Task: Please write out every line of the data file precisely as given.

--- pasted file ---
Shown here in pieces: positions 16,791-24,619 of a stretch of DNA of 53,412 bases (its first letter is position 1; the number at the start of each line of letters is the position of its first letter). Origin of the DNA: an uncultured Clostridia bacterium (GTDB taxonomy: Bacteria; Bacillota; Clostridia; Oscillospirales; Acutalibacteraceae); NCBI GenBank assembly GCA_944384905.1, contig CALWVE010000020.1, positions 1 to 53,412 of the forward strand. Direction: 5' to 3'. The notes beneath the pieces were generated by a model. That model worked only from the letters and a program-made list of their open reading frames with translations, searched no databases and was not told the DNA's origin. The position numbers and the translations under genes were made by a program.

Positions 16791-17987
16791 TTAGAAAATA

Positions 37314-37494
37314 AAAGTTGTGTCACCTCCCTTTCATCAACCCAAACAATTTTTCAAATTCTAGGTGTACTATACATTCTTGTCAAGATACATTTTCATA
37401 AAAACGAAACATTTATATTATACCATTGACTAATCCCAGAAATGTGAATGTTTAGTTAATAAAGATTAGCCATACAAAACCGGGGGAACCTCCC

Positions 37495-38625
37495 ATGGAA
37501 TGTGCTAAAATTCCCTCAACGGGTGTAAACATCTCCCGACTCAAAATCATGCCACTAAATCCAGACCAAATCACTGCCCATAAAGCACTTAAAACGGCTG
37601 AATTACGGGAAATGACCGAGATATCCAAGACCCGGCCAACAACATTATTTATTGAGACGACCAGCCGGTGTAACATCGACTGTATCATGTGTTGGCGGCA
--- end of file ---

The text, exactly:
Shown here in pieces: positions 16,791-24,619 of a stretch of DNA of 53,412 bases (its first letter is position 1; the number at the start of each line of letters is the position of its first letter). Origin of the DNA: an uncultured Clostridia bacterium (GTDB taxonomy: Bacteria; Bacillota; Clostridia; Oscillospirales; Acutalibacteraceae); NCBI GenBank assembly GCA_944384905.1, contig CALWVE010000020.1, positions 1 to 53,412 of the forward strand. Direction: 5' to 3'. The notes beneath the pieces were generated by a model. That model worked only from the letters and a program-made list of their open reading frames with translations, searched no databases and was not told the DNA's origin. The position numbers and the translations under genes were made by a program.

Positions 16791-17987
16791 TTAGAAAATA

Positions 37314-37494
37314 AAAGTTGTGTCACCTCCCTTTCATCAACCCAAACAATTTTTCAAATTCTAGGTGTACTATACATTCTTGTCAAGATACATTTTCATA
37401 AAAACGAAACATTTATATTATACCATTGACTAATCCCAGAAATGTGAATGTTTAGTTAATAAAGATTAGCCATACAAAACCGGGGGAACCTCCC

Positions 37495-38625
37495 ATGGAA
37501 TGTGCTAAAATTCCCTCAACGGGTGTAAACATCTCCCGACTCAAAATCATGCCACTAAATCCAGACCAAATCACTGCCCATAAAGCACTTAAAACGGCTG
37601 AATTACGGGAAATGACCGAGATATCCAAGACCCGGCCAACAACATTATTTATTGAGACGACCAGCCGGTGTAACATCGACTGTATCATGTGTTGGCGGCA